Hazel Craig, a stenographer in the Prime Minister's office, remembered Fred McLaughlin as someone who expected you ‘to do good deeds and live a better life than you were living and so he used to leave notes for us all around saying how we could make our lives better’. 14

Gladys Joyce, Secretary

Gladys Joyce worked as John Curtin’s personal secretary from 1941 until his death in 1945 and found it a very good job - Mr Curtin was ‘a wonderful man to work for, very patient’. She never saw him ‘angry or frazzled’, noting that he would not have shown exasperation in front of female members of staff, because, ‘In those days men didn’t think it was right to display anger in front of girls’. He was very thoughtful and appreciative of what staff did for him, and though reserved he had a sense of humour, and told occasional jokes. She recalled that Curtin was very tidy and his office was clutter free, though he had shelves of books. For about an hour every day he would stretch out on the couch in his room, at times staring ‘up at the ceiling with his cigarette holder jutting out from between his teeth, smoking and looking up at the ceiling and thinking through his problems’. 15

Gladys Joyce controlled the ever changing assigned staff, some of whom left to be married. (Women were required to resign their government jobs when they wished to marry at that time.) Some staff did not stay long – one started and left before lunch time, and another objected to the electric light being on and left pretty quickly also. Miss Joyce had a 'special clerical type classification' and earned approximately four to five pounds per week. 16 This was at a time when the minimum rate for adult members of the women’s services was 4 shillings and fourpence per day. 17

Proceedings of conferences would also have to be recorded manually, and also meetings and speeches at occasions such as loan rallies, which would have to be transcribed afterwards. Gladys Joyce, who had a shorthand speed of about 140 words per minute, recorded a particularly arduous three-day conference chaired by Curtin, in which he was trying to negotiate a peace between coalminers (who were threatening to strike) and coal mine owners. 18

She also had control of the telephone exchange which could be switched through to a secret phone. Sometimes Curtin asked for the call to be recorded and she would be required to take down the conversation from both sides. When a telephone call came in, office protocol demanded that the less important person wait on line until the more important person was ready to receive the call. Gladys Joyce recalls ‘jousting’ with General MacArthur’s secretary over who should be switched through first:

She wanted to put him on first. I said, “No,” I said, “I shall put the prime minister on when you’re ready.” She said, “Well shall we switch together?” She was protecting him and I was protecting my man. I thought as Prime Minister of Australia he had the priority to not have to wait until she got him on, got MacArthur on. 19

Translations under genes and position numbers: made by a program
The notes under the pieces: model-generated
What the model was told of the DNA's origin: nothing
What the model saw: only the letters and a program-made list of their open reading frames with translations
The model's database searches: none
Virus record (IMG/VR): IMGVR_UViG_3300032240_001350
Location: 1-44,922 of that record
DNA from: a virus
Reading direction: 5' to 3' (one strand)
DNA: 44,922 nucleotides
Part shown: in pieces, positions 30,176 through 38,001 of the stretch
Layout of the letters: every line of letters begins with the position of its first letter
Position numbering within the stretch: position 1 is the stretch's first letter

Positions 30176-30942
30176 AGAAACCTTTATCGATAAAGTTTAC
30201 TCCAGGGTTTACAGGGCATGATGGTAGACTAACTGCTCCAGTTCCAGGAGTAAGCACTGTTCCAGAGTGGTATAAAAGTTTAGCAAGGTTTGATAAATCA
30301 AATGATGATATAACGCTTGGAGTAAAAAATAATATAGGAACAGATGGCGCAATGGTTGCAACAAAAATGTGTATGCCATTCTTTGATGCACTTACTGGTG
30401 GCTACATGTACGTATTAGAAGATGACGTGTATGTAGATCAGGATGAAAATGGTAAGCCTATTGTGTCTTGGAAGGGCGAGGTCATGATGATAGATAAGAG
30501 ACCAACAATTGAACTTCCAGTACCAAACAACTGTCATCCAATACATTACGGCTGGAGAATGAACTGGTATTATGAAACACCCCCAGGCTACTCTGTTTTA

As well, there were sometimes 'other duties as required'. One time, when long-serving parliamentarian Billy Hughes came out of an Advisory War Council meeting with a button missing from his vest Gladys Joyce had to:

stand there and sew it on for him … Today I would have said, “Please take your vest off.” But I was not quite so confident in those days … I thought it was a very odd thing to expect you to sew it while he stood there. 20

Those who worked beyond the office

Chefs, waiters, cleaners, attendants, security personnel, barbers, housekeepers and gardeners were all part of the workforce that kept Parliament House functioning. Curtin was never too busy to chat informally with Parliament House attendants and his consideration also extended to those who worked beyond his office 21 from dining room staff to telephonists.

At Christmas time he used to make a special visit to the telephonist to thank her for all the calls and trouble she’d gone to for him during the year. 22

Working hours

Staff worked long hours particularly when the House was sitting, often until twelve, or one in the morning. 23 Prime Minister Curtin was ‘always noted for his capacity as a hard worker’ and finding that ‘seven days make too short a working week’, worked weekends, including Sunday, through holidays and Christmas, and frequently when he was ill. 24

A 1942 newspaper article described the Prime Minister's 'timetable for an easy day'.

Rises, 8 am. In office, 9 a.m. The morning is filled with interviewing Ministers, service chiefs, departmental heads, foreign diplomats and trade union executives until -
1.30 pm. Press conference
Lunch from time this conference ends, usually 1.45 pm, sometimes 2pm to 2.15 pm
Back in the office 2.15 pm to go through the same routine as the morning until -
6.45 pm. Press conference to 7 pm.
Dinner and current newspapers until 8 pm.
Back in office or at the Prime Minister's Lodge dealing with cables and reports until, at the earliest -
Midnight, when he tries to get to bed, reading more newspapers and something diverting, mostly thrillers. 25

Gladys Joyce lived in Forrest (a Canberra suburb) with her parents and cycled to and from work. She often had to cycle home in blackout conditions, which she found a frightening experience:

It was very onerous. We had very, very long hours … Sometimes you’d be there till midnight; sometimes I was trying to catch up with work and I’d be the only person in Parliament House. It was rather eerie going out of the building crossing King’s Hall. And I used to have a bicycle in those days. 26

Frequently during the war the last two lights left on in Parliament House would be those of the Prime Minister and Fred McLaughlin, and they would stay lit well into the early hours of the morning. Fred McLaughlin could manage on minimal sleep. ‘He could go to bed at two o’clock and wake up two hours later, and be ready to go. He knew how to cut off, go to sleep, and yet time himself to get up. He just didn’t sleep very much.’ His family remember Fred arriving home in a big black car and being picked up again to catch the train carrying his bags locked to his wrist. 27